Underneath the 4x2, the Pajero Sport makes use of a 2.5-litre common-rail turbo-diesel engine with 131kW and 350Nm, which emits a lovely whistle once the turbo has spooled. The unit performs well, but when coupled with the relatively old five-speed torque-converter automatic transmission, it does exhibit a fair amount of turbo lag. The steering also feels quite heavy due to the chunky off-road tyres, meaning that quick manoeuvres such as pulling out of a junction in an urban environment become increasingly difficult.
On the open road, it becomes a far better driving experience with very little wind noise and the well-judged damping irons out bumps. Driving the Sport around, I gathered the sense that this is an extremely robust machine that is sure to last a lifetime. The mechanics may be relatively old, but at the same time they have been proven to last, which is what you ultimately want in a lifestyle vehicle: longevity.
The manufacturer claims an average fuel consumption of 8.5 litres/100km, but I could only muster 10.2 litres/100km, which when you consider the 70-litre fuel tank, still gives it a good range. The 4x2 is no slouch off-road either, granted you cannot climb or descend overly mountainous or slippery terrain as well as in the 4x4 model, but for mild off-roading, the 205mm ground clearance and grippy tyres cope just fine.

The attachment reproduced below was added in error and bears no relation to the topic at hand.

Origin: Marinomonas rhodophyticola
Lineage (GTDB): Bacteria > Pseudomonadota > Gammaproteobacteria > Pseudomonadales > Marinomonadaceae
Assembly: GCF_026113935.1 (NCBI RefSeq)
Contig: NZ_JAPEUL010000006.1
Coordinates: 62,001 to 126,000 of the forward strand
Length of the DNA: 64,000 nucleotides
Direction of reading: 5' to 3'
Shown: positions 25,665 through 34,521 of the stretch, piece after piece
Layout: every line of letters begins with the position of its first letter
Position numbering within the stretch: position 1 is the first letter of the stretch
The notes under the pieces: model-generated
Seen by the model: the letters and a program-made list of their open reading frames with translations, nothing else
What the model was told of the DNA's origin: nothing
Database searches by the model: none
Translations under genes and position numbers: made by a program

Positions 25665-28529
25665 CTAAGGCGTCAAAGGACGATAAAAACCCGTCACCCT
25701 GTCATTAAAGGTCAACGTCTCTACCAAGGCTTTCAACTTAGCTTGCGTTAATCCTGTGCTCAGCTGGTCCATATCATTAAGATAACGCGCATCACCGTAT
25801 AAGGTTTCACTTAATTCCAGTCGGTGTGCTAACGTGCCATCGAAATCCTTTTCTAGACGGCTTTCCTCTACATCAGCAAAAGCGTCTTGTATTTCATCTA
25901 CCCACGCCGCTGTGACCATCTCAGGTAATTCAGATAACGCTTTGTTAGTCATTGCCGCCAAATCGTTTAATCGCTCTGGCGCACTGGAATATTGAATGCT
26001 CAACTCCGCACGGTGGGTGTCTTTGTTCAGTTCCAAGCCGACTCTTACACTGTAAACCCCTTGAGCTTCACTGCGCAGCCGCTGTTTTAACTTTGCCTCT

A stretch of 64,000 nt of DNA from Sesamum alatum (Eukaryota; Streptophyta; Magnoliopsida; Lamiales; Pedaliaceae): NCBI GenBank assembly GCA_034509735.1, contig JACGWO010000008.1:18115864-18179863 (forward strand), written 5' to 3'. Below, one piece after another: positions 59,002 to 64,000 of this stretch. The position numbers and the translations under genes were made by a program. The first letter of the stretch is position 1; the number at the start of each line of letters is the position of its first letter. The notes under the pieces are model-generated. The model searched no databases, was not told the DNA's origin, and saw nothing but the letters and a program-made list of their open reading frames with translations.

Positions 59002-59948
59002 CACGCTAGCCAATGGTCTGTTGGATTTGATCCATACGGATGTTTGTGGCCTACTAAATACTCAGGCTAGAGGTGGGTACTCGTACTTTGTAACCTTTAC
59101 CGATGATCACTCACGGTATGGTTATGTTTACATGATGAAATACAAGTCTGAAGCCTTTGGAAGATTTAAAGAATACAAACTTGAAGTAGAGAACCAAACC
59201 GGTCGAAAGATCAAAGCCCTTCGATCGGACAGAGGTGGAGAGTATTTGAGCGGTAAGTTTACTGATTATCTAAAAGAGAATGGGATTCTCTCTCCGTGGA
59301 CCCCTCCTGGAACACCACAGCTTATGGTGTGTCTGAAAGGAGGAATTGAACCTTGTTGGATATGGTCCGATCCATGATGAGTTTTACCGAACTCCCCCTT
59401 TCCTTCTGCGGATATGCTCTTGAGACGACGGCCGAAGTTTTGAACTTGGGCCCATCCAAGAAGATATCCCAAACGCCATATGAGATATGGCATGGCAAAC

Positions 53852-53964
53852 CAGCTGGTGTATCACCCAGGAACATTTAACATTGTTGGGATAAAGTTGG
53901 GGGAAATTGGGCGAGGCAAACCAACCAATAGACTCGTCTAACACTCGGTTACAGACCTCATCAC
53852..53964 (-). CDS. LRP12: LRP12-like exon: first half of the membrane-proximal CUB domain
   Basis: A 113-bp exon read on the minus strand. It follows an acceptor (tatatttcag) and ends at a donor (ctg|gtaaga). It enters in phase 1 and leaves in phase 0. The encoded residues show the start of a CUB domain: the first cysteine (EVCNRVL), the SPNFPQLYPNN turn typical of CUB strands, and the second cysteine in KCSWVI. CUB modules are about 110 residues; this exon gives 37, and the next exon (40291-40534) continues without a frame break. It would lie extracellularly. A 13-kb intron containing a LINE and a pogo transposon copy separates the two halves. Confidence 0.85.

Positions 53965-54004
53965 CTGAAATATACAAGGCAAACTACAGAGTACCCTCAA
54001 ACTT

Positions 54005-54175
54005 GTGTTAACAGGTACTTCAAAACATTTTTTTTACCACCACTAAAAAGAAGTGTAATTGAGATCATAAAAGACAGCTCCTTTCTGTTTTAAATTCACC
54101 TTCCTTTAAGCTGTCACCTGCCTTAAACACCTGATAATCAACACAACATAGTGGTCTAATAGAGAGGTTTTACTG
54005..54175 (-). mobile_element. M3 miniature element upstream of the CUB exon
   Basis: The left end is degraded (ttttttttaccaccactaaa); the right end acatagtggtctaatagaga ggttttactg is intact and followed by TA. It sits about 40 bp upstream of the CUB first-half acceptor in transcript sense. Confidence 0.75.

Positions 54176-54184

The interior is capacious to say the least. In many seven-seater vehicles, the final row is never meant for anyone from outside the shire. In the Sport, however, there is enough space for two average-sized adults with some semblance of a boot still visible. Should you keep the third-row seats down, there is 1 149 litres of luggage space. The faux-carbon-fibre appearance of some of the trim seems to work well with the rest of the cabin’s design, which includes black leather seats, a multi-function steering wheel with cruise control and audio controls.
The touch-screen Mitsubishi Link system is something I struggled to get working. For instance, I initially could not get my phone to pair to the system. When I eventually got it working, it proved intuitive and easy to work, but at that stage I would imagine anyone would have felt the frustration.
Pricing is key in any market, but especially when you are competing against the well-established Chevrolet Trailblazer and industry stalwart Toyota Fortuner. The Toyota is priced at R447 200 for the 3.0-litre 4x2 auto diesel and the Chevrolet at R451 800 for the 2.8-litre 4x2 diesel.
The Pajero Sport 4x2 comes in at R419 900 and is covered by a 3-year/100 000km warranty and 5-year/90 000km service plan. That makes it a very good value proposition considering the generous standard specification and rugged appeal. I would still go for the 4x4 variant for its sheer ability and relatively small premium of R35 000 though.